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Recovery from Opiate Addiction

Addiction is a serious illness that affects the mind, body, and spirit. In addition to harming you it eventually harms those around you. Addiction stems from something deeper. It could be childhood traumas, stress induced, or something else. Digging deeper to get to the root of the problem in addition to medicated assisted treatment programs will speed up your recovery and promote lifelong results. Opioids such as prescription pain medications or opiates i.e. heroin can be extremely addictive and cause physical withdrawal symptoms. For this reason it’s important to not take this road alone. Get help from a specialized physician, reach out to friends and family, join a local group whether online or somewhere local.

Recovery from opiate addiction is a slow healing process. You have to be willing to put in the work but at the same time be kind to yourself. Understand that it’s not an easy process but knowing that you are stronger than the addiction and you can do it is key. Making certain lifestyle changes make a huge difference in achieving long term results. Discovering where your addiction comes from will give you a lot of answers on how to address it and what steps necessary to ensure that you have lifelong results. Start by revisiting, in your mind, what was taking place in your life when you began using. Reflect on what your childhood was like. Do your family members have a history of addiction? Most of us have a multitude of traumas that have occurred throughout our life and some of us never learned how to face those traumas and overcome them. We were taught that emotions are weak and should be hidden.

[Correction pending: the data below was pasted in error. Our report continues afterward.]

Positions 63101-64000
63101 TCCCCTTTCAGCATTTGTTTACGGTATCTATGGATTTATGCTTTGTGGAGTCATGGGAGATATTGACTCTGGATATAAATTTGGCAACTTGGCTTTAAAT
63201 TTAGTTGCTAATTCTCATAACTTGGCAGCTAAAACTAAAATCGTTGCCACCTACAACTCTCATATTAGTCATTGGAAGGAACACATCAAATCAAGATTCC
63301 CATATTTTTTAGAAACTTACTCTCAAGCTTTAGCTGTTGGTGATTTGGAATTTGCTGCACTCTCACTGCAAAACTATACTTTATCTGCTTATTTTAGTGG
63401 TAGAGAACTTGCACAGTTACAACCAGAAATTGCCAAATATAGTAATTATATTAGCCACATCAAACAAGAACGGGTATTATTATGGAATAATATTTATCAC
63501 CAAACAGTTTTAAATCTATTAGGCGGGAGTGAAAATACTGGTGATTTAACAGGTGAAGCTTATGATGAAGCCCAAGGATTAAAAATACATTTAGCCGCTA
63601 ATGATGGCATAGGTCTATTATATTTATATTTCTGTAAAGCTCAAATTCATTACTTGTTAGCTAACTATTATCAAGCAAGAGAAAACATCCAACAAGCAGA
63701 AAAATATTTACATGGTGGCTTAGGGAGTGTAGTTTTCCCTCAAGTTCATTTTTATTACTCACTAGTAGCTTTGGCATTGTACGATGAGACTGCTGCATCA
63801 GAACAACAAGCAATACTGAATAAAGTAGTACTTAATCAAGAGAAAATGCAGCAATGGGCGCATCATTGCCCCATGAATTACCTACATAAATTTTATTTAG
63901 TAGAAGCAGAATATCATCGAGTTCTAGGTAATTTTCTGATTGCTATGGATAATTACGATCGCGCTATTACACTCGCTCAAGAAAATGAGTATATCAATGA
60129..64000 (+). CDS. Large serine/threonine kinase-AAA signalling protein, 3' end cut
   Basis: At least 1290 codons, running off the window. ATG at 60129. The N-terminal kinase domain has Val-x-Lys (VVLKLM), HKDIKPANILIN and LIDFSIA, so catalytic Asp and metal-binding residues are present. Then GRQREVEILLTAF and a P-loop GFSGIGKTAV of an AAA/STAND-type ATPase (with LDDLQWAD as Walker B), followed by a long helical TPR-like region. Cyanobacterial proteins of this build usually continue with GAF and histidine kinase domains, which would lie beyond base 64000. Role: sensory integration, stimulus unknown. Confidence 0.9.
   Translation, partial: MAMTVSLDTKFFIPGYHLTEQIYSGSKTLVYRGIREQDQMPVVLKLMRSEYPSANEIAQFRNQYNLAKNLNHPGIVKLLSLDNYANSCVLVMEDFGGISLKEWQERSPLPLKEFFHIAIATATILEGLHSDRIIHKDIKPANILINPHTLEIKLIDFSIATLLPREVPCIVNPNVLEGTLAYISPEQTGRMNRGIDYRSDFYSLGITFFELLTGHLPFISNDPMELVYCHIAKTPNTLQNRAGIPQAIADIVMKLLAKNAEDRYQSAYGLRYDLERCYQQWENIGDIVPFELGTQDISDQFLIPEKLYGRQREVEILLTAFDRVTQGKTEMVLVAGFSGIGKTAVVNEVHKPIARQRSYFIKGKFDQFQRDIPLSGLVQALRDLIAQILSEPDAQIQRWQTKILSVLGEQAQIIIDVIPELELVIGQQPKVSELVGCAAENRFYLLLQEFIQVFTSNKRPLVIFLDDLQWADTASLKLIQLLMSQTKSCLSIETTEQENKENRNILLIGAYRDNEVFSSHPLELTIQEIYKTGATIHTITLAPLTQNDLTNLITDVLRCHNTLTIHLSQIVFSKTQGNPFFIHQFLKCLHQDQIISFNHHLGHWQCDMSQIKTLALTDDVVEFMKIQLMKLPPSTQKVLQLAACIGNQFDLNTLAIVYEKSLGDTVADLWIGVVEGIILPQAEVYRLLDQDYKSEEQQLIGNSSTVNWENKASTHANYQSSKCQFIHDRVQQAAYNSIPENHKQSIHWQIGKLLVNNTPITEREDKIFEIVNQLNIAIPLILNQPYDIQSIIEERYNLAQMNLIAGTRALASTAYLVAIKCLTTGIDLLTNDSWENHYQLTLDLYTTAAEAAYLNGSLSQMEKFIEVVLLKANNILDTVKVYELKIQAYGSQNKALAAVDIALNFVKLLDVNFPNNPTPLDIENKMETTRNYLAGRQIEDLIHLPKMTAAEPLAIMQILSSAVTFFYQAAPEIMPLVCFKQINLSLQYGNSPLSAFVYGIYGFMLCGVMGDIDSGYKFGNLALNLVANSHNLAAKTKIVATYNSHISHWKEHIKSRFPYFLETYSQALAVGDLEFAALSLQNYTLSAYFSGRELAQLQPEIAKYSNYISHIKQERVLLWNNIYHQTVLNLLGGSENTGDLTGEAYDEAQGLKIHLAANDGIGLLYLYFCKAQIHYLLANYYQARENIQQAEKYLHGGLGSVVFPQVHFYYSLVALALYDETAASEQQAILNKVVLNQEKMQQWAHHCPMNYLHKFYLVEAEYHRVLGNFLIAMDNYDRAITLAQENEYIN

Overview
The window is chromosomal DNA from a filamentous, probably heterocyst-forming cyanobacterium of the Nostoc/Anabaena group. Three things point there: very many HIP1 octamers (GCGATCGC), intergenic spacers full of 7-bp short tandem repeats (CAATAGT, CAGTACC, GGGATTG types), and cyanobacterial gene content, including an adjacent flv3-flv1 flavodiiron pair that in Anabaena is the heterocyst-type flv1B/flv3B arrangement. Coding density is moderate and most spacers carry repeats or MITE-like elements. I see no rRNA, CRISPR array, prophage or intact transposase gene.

When we are unable to hide them we simply find other ways to drown them. Some people choose drowning them with physical fitness, work, meaningless sex partners, shopping, and some people turn to alcohol and/or drugs whether prescription or recreational. Addiction can show up in all shapes or sizes but the root cause is usually similar. Learning how to face these traumas takes asking yourself intense, deep questions. It takes really sitting with your traumas, your emotions. It takes accepting them as your mountain to climb. It takes releasing them and celebrating that climb. Releasing the emotions that no longer serve you opens the door for your recovery, for your transformation.

Recover is a process
Recover is a process

What triggers you to want to use? Is it an emotion that arises? Is it a memory? Is it the desire to be someone else? Then ask yourself why it is triggering you? What are you hoping to accomplish by subduing it? Why? Now sit with that, feel it coursing through you. Sometimes talking with someone helps you release them, or maybe you would benefit more with journaling or doing voice recordings. Sometimes we may even need to scream to the top of our lungs and punch a pillow! Whatever resonates with you, begin with that. Then a big step and easier said than done however its necessary and doable…. forgive yourself and others. That’s a huge step! It’s time to reclaim your life!

Ephesians 6:12: For our struggle is not against flesh and blood, but against the rulers, against the authorities, against the powers of this dark world and against the spiritual forces of evil in the heavenly realms. These words remind us that there is an unseen realm in which our lives are being lived out. Though we cannot see this spiritual world, we must not doubt that this is where our real battles lie!

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